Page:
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Supportive Tumor Tissue Surrounding Cancer Cells Hinders Pancreatic Cancer Progression, Preclinical Study Reports

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Key Points

  • Low levels of tumor myofibroblasts were associated with decreased survival in mice with pancreatic ductal adenocarcinoma.
  • Myofibroblast-depleted tumors had greater expression of the immune checkpoint CTLA-4, which shuts down immune response.

Fibrous tissue long suspected of making pancreatic cancer worse actually supports an immune attack that slows tumor progression but cannot overcome it, scientists at The University of Texas MD Anderson Cancer Center reported in the journal Cancer Cell.

“This supportive tissue that’s abundant in pancreatic cancer tumors is not a traitor as we thought but rather an ally that is fighting to the end. It’s a losing battle with cancer cells, but progression is much faster without their constant resistance,” said study senior author Raghu Kalluri, PhD, MD, Chair of Cancer Biology. “It’s like having a car with weak yet functioning brakes vs having one with no brakes.”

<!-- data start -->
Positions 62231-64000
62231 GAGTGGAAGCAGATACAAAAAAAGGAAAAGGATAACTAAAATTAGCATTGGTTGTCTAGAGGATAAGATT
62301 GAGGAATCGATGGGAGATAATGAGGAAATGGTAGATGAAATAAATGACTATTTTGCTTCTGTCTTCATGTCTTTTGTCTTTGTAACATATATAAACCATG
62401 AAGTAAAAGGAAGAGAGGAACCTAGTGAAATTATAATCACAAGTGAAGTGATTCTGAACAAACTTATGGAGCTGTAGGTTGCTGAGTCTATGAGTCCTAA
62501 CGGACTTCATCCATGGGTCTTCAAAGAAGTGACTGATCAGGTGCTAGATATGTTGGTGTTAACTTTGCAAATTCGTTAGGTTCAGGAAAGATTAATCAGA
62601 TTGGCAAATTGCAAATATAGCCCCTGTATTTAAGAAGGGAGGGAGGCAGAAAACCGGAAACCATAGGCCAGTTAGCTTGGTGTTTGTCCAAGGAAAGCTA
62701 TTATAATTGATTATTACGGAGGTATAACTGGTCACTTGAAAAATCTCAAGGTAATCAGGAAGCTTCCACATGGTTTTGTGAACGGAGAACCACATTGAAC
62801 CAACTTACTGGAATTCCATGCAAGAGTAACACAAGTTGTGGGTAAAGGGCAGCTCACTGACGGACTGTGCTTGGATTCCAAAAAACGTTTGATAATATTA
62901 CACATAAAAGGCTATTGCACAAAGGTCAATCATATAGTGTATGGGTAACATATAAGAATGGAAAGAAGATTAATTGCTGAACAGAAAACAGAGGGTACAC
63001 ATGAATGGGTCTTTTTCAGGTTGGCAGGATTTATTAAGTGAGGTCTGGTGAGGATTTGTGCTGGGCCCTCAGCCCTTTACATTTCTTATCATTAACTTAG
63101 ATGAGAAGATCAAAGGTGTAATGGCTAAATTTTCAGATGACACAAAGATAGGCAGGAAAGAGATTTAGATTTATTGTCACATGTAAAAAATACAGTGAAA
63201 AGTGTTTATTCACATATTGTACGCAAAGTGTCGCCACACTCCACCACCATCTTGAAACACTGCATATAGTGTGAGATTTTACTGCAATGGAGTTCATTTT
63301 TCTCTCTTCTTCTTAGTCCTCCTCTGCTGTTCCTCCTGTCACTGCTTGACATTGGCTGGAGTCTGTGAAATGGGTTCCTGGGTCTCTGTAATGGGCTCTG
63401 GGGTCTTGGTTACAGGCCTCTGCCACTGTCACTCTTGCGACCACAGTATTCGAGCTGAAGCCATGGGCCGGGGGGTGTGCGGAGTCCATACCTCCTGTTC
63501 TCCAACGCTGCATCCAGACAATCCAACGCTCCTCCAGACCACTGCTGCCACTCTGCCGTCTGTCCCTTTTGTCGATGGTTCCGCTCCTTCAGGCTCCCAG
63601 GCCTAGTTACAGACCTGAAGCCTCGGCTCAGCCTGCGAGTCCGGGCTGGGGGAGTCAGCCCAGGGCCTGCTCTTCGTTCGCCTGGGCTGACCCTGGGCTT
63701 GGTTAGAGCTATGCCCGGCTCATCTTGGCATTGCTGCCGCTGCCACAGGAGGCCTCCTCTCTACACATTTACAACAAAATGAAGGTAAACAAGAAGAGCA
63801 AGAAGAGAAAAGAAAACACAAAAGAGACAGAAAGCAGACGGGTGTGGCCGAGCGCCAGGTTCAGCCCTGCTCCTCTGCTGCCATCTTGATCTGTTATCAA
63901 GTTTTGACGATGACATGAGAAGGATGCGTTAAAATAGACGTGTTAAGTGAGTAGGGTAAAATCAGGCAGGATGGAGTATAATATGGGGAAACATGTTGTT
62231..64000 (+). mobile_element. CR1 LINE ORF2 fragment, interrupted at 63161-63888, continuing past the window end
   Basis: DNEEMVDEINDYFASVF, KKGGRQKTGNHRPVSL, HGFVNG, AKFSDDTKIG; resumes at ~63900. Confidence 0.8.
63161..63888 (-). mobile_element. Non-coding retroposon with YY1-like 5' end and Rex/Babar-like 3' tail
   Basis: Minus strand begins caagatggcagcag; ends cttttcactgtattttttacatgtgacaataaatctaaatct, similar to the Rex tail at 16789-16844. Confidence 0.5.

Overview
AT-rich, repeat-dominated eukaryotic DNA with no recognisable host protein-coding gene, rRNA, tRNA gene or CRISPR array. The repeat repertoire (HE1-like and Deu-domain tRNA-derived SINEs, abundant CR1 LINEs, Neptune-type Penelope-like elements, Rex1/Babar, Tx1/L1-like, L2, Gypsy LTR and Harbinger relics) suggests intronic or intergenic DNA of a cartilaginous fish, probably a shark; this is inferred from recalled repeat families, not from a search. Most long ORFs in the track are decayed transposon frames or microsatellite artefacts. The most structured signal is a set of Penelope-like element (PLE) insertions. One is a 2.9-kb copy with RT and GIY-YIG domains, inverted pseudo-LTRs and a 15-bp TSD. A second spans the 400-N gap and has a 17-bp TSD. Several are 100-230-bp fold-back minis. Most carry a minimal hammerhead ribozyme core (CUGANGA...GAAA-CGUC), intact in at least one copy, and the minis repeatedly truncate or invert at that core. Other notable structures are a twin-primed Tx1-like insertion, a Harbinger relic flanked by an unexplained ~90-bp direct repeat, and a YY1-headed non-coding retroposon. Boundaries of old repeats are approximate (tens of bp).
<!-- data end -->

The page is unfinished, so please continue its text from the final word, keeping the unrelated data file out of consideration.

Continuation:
The team’s findings point to a potential new avenue for guiding treatment, including immunotherapy, and offer an explanation for the failure of a promising combination drug approach in clinical trials.

“Cancer is one form of tissue injury. When our defense system detects damaged cells, it sends soldiers to contain and repair the damage,” Dr. Kalluri said. “When it cannot remove the damaged cells and repair the injured area, our defensive fibrotic response tries to put a boundary around it, to contain it and prevent it from spreading.”

Study Results Consistent With Failed Clinical Trial

The investigators used genetically engineered mouse models that allowed depletion of myofibroblasts in pancreatic cancer. Myofibroblasts compose a major portion of supportive tissue called stroma and also produce collagen, which serves as a scaffold for wound-healing and tissue regeneration. Up to 90% of a pancreas tumor can consist of fibrotic support tissue.